Textiles 2030: Fashion giants pledge to halve climate impacts

A string of big-name fashion brands including Primark, JD Sports and ASOS have joined a new WRAP initiative mandating them to halve emissions by 2030, with a longer-term view to reaching net-zero.

Globally, the fashion sector accounts for 8-10% of annual emissions and results in a bin lorry of waste every second

Globally, the fashion sector accounts for 8-10% of annual emissions and results in a bin lorry of waste every second

Called Textiles 2030, the initiative is a spin-off from WRAP’s existing UK Sustainable Textiles Action Plan and provides brands with updated environmental targets in light of new climate science.

Targets are namely halving emissions, against a baseline consistent with the Paris Agreement’s 1.5C trajectory, by 2030, with a view to reaching net-zero by 2050 at the latest; and reducing the aggregate water footprint of new products sold by 30%. Signatories will also have to become more circular, with circular economy initiatives going beyond one-off products or collections.

To this latter point, signatories will be supported to collaborate to change product design, material specifications and business models. They will need to improve the including durability, recyclability and use of recycled content across their product portfolios, while also minimising upstream waste. They will also be supported to pilot and scale reuse models.

More than 60 organisations have already joined the initiative. Among them are more than a dozen major fashion brands and retailers: Asos, Boohoo, Dunelm, John Lewis, Marks & Spencer (M&S), New Look, Primark, Sainsbury’s, Tesco, Ted Baker, JD Sports, Asda, BAM, Next, Boohoo Group, Pep&Co and GymShark.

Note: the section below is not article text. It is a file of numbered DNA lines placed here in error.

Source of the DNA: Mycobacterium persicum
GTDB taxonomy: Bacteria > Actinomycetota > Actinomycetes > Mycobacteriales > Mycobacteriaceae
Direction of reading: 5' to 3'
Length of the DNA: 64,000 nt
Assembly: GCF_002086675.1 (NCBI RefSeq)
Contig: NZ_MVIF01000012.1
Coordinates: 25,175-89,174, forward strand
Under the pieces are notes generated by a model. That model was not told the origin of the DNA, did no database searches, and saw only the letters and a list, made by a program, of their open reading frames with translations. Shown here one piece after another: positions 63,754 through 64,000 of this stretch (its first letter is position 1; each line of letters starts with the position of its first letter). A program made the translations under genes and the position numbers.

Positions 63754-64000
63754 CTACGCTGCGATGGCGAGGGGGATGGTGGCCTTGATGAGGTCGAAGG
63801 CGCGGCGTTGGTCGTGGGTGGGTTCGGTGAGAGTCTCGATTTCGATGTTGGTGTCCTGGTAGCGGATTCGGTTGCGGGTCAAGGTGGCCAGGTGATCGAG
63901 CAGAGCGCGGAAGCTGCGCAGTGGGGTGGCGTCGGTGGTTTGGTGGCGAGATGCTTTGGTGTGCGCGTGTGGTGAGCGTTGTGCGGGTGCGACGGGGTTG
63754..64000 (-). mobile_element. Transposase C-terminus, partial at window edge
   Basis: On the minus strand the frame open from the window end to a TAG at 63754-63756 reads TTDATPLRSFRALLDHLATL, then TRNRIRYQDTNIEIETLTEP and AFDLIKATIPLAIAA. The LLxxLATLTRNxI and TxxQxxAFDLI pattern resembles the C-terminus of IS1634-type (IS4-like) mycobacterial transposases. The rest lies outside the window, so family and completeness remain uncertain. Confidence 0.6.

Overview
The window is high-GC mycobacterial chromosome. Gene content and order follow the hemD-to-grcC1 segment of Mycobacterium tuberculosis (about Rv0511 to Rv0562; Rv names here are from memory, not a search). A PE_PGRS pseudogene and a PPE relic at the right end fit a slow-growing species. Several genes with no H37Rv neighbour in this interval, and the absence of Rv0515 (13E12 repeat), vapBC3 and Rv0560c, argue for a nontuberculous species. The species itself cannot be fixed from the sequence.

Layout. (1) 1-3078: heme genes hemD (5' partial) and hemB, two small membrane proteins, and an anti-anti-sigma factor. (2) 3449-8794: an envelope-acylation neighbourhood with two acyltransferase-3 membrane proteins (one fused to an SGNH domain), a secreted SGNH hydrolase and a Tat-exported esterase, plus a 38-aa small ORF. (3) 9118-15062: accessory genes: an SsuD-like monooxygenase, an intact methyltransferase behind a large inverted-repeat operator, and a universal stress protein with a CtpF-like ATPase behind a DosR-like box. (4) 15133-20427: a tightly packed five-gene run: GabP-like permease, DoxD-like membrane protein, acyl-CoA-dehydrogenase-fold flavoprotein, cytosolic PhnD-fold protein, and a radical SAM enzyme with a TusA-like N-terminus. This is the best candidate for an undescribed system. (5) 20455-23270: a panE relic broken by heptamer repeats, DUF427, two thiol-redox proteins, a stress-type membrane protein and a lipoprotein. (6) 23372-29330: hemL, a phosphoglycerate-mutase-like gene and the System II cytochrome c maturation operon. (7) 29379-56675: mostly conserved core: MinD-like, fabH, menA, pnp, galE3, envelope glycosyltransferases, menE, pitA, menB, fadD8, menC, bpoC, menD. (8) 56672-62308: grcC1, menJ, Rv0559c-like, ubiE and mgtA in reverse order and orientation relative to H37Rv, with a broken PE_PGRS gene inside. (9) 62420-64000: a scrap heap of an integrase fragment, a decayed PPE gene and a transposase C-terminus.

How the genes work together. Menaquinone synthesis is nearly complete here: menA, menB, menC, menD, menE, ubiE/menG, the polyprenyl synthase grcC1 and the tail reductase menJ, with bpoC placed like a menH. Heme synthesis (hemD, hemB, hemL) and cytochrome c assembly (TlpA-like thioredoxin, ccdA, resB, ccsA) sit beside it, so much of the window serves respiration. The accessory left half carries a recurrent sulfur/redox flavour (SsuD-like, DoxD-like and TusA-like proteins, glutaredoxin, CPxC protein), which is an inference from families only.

Some of these retailers have previously faced criticism for their approach to environmental issues. Boohoo Group for example, was asked to give evidence for the Environmental Audit Committee’s original inquiry on ‘fixing fashion’, and was subsequently judged to be taking insufficient action. Other brands have faced fire from organisations like Fashion Revolution and Clean Clothes Campaign, over their 'fast fashion' models and supply chain transparency. 

Also taking part in Textiles 2030 are reuse and recycling platforms for textiles, clothing, shoes and accessories, as well as suppliers and trade associations. On the former, members include Thrift+, Worn Again and charities like Cancer Research UK and the Salvation Army.

Baroness Young, who is supporting the initiative, said: “We urgently need to protect the planet from the damaging, unsustainable impact of the way we produce and consume clothing and textiles.

“Innovation, creativity and commitment, underpinned by collaboration, is essential if we are to be successful. By working together, businesses across the UK can take the critical steps needed to transform business practices in the sector for good and achieve our climate goals. With WRAP’s expertise in delivering initiatives such as Textiles 2030, and with the sector’s knowledge and expertise I am excited by the impact we can achieve together.”

Recent research from WRAP revealed that more than half (55%) of UK shoppers class the fashion industry’s negative impact on the environment as “severe”, with the majority having altered buying decisions with sustainability in mind since the start of 2020.

Fashion Revolution Week

The news about Textiles 2030 comes as Fashion Revolution Week comes to a close.

Hosted annually by Fashion Revolution, the event serves as a reminder of the Rana Plaza disaster in 2013 and the urgent need to ensure that the fashion industry becomes more transparent, while improving outcomes for people and the planet.

To mark the occasion, edie has published a special episode of the Sustainable Business Covered Podcast, featuring interviews with four SMEs striving to shake up the sustainable fashion conversation. Listen here to hear from experts at the firms, namely HURR Collective, Birdsong London, Third Mind and VivoBarefoot.

Sarah George



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